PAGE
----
Catastrophic flood damage on the Somerset Levels has left farmers facing up to another year of six-figure financial losses.
Farmers in low-lying areas were only just getting their businesses back on track after devastating floods crippled the region in the spring and autumn of 2012.
But weeks of heavy rainfall during the Christmas period and in the new year left many thousands of acres under water – and farmers braced for yet another year of huge financial turmoil.
James Winslade, farmer-owner of West Yeo Farm and Newhouse Farm in Moorland, Bridgwater, said about 94% of his farmland – 320ha of farmland out of a total 340ha – is under water.
Much of the 28ha of land devoted to Higher Level Stewardship is flooded, threatening wildlife habitats. And the herd of 550 beef cattle has been “bunched up” in sheds.
“Last year, we lost in excess of £160,000 due to the floods. A lot of people in our area have lost that and more,” he said.
“We spent £11,000 reseeding grassland in 2013 and getting the farm back on course. But we are flooded out again and we are back in the same situation. It’s so disheartening.
“I’m a third-generation farmer and the family has been farming here for 150 years, but we have never had anything like this before. It’s two years in a row now. Something has got to be done. We can’t sustain local businesses.”
Farmers and farm leaders are concerned that the government is concentrating its efforts on capital spending and flood defence schemes in urban areas at the expense of farmers.
Further spending cuts mean the Environment Agency is expected to axe 1,100 jobs during the next 12 months and farmers feel the situation will only get worse.
Mr Winslade said the Environment Agency had “sacrificed the needs of farmers to save populated towns”.
“The rivers are silted up between 42 and 50%. The last time they did maintenance on the rivers was more than 20 years ago,” he added.
“They keep going on about a flood defence scheme, but it doesn’t make a blind bit of difference if the rivers can’t take the water away. The water is going to just keep rising. We have got to clean the rivers out to let this water get out to sea.”
According to Somerset County Council, the flooding in 2012 cost farmers and local businesses on the Curry and North Moors an estimated £10m. That figure is set to rise rapidly following the latest round of floods.
(Read more about a partnership fund to tackle flooding in Somerset.)
“It would cost about £3-4m to clean the Rivers Parrett and Tone, but now the Environment Agency say they haven’t got any money,” said Mr Winslade.
Dairy farmer Anthony Gothard said 101ha of grassland were under water on the family farm in Stoke St Gregory, Taunton. Floodwaters are up to 5m deep in places.
“It’s going to be another month before we can get any water off. It’s the same problem – the rivers will not drop as the capacity isn’t there,” he said.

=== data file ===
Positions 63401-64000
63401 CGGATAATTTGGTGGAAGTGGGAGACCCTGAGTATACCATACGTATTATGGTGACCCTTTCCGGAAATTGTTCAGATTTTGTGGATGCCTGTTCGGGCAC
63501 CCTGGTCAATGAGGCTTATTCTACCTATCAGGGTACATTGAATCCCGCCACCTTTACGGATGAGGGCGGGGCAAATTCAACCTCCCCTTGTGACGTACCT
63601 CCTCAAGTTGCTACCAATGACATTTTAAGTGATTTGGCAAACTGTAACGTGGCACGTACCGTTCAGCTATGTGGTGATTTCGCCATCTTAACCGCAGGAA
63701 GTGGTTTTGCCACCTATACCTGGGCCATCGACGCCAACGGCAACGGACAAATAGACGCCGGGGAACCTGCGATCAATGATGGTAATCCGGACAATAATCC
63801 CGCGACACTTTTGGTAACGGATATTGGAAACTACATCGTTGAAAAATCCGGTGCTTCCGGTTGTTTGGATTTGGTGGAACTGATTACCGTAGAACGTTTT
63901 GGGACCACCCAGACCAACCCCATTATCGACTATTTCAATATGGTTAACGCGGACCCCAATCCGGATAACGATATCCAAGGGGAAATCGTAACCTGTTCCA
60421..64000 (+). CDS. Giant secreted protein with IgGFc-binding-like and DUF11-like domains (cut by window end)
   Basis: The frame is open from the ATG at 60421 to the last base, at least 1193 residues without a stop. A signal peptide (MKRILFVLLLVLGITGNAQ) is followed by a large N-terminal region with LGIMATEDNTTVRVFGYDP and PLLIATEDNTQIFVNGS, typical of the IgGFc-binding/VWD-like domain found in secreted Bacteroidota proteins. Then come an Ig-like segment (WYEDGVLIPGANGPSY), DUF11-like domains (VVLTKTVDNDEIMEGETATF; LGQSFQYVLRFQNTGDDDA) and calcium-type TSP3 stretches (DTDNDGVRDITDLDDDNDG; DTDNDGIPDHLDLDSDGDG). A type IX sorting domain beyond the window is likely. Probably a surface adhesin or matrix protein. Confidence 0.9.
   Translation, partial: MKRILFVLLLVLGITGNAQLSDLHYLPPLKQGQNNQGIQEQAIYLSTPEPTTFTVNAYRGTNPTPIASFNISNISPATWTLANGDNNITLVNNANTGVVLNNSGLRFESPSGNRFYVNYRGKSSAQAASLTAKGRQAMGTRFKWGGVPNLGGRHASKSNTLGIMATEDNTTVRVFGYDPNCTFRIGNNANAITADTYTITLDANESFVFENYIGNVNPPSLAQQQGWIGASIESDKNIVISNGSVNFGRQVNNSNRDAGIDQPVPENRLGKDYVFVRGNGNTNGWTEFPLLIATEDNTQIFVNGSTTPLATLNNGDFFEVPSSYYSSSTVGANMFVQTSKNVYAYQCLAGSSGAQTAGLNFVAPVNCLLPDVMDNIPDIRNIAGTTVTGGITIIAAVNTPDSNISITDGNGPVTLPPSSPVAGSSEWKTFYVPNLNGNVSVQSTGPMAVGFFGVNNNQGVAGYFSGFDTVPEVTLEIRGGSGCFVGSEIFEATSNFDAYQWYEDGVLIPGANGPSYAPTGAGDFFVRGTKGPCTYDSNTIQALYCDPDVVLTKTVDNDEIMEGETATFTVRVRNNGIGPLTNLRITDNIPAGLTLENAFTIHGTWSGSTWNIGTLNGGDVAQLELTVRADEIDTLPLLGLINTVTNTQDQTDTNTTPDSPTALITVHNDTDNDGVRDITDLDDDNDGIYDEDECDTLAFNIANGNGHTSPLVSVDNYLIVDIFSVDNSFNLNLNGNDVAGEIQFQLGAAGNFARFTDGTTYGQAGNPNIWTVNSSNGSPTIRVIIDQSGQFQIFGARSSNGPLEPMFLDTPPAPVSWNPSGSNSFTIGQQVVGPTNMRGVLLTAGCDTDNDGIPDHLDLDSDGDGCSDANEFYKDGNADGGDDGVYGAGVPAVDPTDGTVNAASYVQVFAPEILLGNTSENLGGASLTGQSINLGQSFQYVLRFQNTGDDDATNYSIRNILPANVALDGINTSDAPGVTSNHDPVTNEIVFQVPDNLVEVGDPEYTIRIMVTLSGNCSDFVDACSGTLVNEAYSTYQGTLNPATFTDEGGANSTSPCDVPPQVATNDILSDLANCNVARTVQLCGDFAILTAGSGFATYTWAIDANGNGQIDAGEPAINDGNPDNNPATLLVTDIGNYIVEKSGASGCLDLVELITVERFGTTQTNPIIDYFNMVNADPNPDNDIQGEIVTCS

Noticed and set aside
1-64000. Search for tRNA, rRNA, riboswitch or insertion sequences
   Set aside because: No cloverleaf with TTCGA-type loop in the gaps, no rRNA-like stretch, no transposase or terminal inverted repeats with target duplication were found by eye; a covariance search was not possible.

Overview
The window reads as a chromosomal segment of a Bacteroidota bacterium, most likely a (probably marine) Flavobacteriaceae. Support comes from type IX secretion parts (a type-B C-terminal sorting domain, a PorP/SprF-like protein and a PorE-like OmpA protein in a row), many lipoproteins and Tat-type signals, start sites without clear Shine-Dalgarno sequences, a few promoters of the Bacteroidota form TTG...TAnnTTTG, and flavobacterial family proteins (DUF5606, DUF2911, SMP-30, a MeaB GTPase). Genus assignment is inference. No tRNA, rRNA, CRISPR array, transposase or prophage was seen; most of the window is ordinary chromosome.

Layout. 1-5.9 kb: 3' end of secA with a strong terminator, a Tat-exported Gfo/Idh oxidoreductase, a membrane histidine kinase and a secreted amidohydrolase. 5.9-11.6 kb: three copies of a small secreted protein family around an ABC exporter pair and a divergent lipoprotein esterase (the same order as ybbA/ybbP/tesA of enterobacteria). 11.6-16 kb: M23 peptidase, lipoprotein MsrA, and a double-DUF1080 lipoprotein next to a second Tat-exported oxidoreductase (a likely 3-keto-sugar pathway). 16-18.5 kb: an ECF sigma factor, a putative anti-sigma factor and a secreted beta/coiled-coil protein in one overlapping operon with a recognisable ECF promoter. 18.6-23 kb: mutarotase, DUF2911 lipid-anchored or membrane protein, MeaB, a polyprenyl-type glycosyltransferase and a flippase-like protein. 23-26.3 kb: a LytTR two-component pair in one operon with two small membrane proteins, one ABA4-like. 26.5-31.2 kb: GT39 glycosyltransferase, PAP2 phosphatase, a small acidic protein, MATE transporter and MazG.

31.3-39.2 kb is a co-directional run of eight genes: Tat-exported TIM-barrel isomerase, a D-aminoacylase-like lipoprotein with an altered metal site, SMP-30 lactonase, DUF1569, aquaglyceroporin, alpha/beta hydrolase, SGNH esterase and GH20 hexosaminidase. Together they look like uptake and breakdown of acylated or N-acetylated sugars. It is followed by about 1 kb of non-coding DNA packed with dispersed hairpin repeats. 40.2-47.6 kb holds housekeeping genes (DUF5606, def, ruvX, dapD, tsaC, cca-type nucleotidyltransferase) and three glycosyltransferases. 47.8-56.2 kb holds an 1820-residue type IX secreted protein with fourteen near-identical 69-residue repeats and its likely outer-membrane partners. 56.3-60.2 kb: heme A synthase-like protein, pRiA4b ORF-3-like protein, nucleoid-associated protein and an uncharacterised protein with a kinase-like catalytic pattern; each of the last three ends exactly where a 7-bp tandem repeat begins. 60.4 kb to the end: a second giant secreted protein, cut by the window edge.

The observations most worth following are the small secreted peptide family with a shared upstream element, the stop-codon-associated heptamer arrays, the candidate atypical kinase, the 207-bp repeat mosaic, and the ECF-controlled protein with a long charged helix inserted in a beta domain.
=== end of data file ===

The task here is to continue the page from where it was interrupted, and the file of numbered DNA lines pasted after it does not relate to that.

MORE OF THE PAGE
“It’s too early to say what the effect will be, but we’re hoping it won’t be as damaging as last year.”
Ian Johnson, NFU south-west spokesman, said: “The farming community is very good at rallying around, but what farmers can’t cope with is fields under water.
“Flooding is supposed to be a one-in-100-year event, but this is the second serious flood in 14 months. Some businesses haven’t recovered since last time. It’s a huge problem and scores – if not hundreds – of farmers are affected.”
Following a mini flood summit on Wednesday (15 January), Somerset County Council announced a further boost of £500,000 for river dredging and flood prevention schemes, bringing its total funding for flood prevention to £1m.
The council called on the government and the Environment Agency to dig into its own pockets and find a further £3m to enable a comprehensive dredging operation for the Rivers Parrett and Tone.
An Environment Agency spokesman said: “The tidal nature of the majority of the rivers on Somerset Levels means they rapidly silt up and de-silting would not be effective in reducing flood risk. On non-tidal rivers such as the Parrett and the Tone we have been carrying out de-silting at key locations.
“Our staff have been on the Somerset Levels for the duration of the flooding and will remain there operating pumping equipment; we have also brought in additional mobile pumps and operational staff from around the country to assist.”
Work started in November on the desilting of “pinch points” on the River Tone, working towards the River Parrett to maintain river flows, he added.
“This is an interim step to maximise the capacity of the existing system while the feasibility of longer-term approaches are explored with partner organisations.”
(Watch a video of tenant farmer Terry Moore’s flooding nightmare in Oxfordshire )